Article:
Jim Davis

Jim Davis :: Garfield

The first Garfield comic strip from 1979

In this episode I spoke with Lyndsey Little, the illustrator and creator of the Oni Girl comic about Jim Davis, the creator of the classic comic strip, Garfield.

Davis was born July 28,1945 in Marion Indiana. He grew up on a cow farm. He actually wanted to grow up to be a farmer like his father, but he had asthma and found the outdoors wasn’t for him. TV wasn’t as big back then, so his mom gave him a paper and pencil to keep him occupied and that is how he developed his love of drawing.

In high school he joined the school newspaper staff and eventually became the Art Editor. This is where he published his first cartoon and later reused the same characters when making illustrations for the yearbook. Studied Art and business at Ball State University. In 2006, he returned to Ball State as a member of the faculty where he gives back to the next generation of comic artists by sharing his experience and insights into the business.

In 1969, Davis started assisting with Tumbleweeds which was a very successful and long running (42 years) comic strip satirizing the American West. This was at a time when westerns, John Wayne and all that had been popular.

Davis spent about 9 years as Tom K. Ryan’s assistant on Tumbleweeds and during that time, Davis also developed his own comic Gnorm Gnat. That comic ran from 1973-1975 but never really took off.

The feedback Davis received was that his illustrations were good, his jokes were great, but the choice of bugs as characters made it unrelatable to audiences. Davis took time to study a bit looking particularly at Snoopy and Peanuts comics. He felt that animals would make for strong characters but the market was overly saturated with dogs and thus decided to feature a cat in his next comic.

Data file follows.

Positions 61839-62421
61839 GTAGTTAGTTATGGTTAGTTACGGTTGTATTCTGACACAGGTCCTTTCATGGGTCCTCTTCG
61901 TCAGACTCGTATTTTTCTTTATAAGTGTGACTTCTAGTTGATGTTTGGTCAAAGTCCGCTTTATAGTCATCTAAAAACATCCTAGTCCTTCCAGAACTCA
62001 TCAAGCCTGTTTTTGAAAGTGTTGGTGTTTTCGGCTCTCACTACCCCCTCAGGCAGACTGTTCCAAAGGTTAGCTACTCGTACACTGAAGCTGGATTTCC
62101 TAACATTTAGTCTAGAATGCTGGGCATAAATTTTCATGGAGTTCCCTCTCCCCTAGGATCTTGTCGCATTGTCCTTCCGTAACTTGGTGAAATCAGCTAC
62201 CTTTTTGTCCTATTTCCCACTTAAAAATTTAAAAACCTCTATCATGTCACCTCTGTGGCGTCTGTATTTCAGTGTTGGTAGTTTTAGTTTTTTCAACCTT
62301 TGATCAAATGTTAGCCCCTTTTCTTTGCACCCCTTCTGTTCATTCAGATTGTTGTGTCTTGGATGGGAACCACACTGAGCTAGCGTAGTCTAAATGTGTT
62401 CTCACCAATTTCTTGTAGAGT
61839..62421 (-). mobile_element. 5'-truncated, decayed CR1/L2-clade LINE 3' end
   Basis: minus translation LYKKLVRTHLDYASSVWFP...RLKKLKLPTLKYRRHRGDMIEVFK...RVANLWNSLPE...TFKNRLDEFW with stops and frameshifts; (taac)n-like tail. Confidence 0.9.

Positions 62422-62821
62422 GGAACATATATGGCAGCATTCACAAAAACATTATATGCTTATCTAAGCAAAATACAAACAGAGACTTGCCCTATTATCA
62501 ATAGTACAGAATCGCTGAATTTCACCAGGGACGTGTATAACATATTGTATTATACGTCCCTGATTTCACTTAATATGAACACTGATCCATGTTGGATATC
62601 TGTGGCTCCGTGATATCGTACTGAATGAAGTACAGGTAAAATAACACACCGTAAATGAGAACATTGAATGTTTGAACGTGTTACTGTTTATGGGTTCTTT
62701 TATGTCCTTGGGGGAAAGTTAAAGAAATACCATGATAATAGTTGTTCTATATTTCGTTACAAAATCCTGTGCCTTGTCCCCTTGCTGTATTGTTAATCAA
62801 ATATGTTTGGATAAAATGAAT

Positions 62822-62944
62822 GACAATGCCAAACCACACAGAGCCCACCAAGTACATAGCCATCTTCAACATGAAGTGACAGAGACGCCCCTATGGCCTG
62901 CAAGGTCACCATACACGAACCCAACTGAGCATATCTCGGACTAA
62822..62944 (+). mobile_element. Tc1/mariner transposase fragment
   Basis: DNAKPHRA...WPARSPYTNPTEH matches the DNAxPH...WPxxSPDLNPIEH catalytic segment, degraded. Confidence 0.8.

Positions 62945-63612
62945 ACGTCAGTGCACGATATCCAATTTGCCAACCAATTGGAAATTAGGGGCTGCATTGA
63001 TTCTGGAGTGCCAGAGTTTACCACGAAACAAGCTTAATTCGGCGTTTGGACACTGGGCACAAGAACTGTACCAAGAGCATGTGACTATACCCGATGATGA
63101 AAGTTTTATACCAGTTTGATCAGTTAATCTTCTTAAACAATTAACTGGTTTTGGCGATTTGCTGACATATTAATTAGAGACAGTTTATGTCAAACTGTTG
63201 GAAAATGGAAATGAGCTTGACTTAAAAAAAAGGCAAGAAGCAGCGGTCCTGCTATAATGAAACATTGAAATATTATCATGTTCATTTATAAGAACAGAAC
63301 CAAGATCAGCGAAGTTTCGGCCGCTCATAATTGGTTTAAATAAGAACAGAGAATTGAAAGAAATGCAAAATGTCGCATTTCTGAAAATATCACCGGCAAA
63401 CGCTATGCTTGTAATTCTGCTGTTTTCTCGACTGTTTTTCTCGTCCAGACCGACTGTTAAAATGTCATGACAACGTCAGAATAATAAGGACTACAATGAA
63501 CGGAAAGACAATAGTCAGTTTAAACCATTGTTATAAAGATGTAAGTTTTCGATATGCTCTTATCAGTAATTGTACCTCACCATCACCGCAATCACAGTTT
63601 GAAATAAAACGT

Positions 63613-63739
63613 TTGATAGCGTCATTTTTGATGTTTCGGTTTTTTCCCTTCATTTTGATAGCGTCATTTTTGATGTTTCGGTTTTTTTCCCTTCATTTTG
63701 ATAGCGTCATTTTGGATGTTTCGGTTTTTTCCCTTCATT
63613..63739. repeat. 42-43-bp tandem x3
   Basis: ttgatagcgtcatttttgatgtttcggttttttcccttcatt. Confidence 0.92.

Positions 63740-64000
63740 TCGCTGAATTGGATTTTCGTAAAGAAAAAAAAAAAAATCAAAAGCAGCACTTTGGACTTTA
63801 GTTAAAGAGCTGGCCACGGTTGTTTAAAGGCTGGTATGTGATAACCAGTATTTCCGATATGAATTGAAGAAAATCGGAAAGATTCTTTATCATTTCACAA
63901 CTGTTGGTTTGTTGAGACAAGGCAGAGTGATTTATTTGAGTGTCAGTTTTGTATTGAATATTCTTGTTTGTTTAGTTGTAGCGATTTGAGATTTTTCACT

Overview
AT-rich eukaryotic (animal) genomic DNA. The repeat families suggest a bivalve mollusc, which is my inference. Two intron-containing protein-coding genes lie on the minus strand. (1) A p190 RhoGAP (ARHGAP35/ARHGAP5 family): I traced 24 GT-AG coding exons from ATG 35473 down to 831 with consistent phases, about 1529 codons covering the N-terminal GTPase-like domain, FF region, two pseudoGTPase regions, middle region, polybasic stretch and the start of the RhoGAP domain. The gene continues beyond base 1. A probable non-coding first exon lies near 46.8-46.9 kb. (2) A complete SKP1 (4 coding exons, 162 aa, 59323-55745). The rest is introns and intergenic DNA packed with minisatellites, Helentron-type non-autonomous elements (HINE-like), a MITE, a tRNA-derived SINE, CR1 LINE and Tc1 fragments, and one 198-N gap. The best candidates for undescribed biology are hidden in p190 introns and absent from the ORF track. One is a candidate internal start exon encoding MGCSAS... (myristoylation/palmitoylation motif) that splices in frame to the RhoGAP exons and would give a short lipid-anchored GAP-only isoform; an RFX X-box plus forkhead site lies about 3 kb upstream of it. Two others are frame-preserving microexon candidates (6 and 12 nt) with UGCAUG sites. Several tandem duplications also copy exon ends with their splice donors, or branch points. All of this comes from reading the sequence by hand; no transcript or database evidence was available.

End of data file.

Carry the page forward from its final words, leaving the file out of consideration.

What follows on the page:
Fun fact: the modern Garfield is based on Charles Schultz’s drawing. The comic had been running for 3 years when Schultz suggested giving Garfield bigger more human like feet. Schultz drew the cat standing upright and that new version made him a bit more human like and relatable to the audience.

From 1976-1978, Davis published a comic strip called Jon in The Pendleton Times. Like Davis, Jon is a cartoonist who grew up on a farm and celebrates his birthday on July 28th. Garfield was his grandfather’s middle name (and his grandfather was named for the president), Davis’s grandfather, like the cartoon cat, had a gruff exterior but a soft heart.

The comic Jon became Garfield and by 1978, it was syndicated in 41 newspapers. It has since been made into a television series (3 ran already and 1 currently in development), books, video games, movies, and the comic strip has been syndicated in over 2,500 newspapers read by 300 million people.

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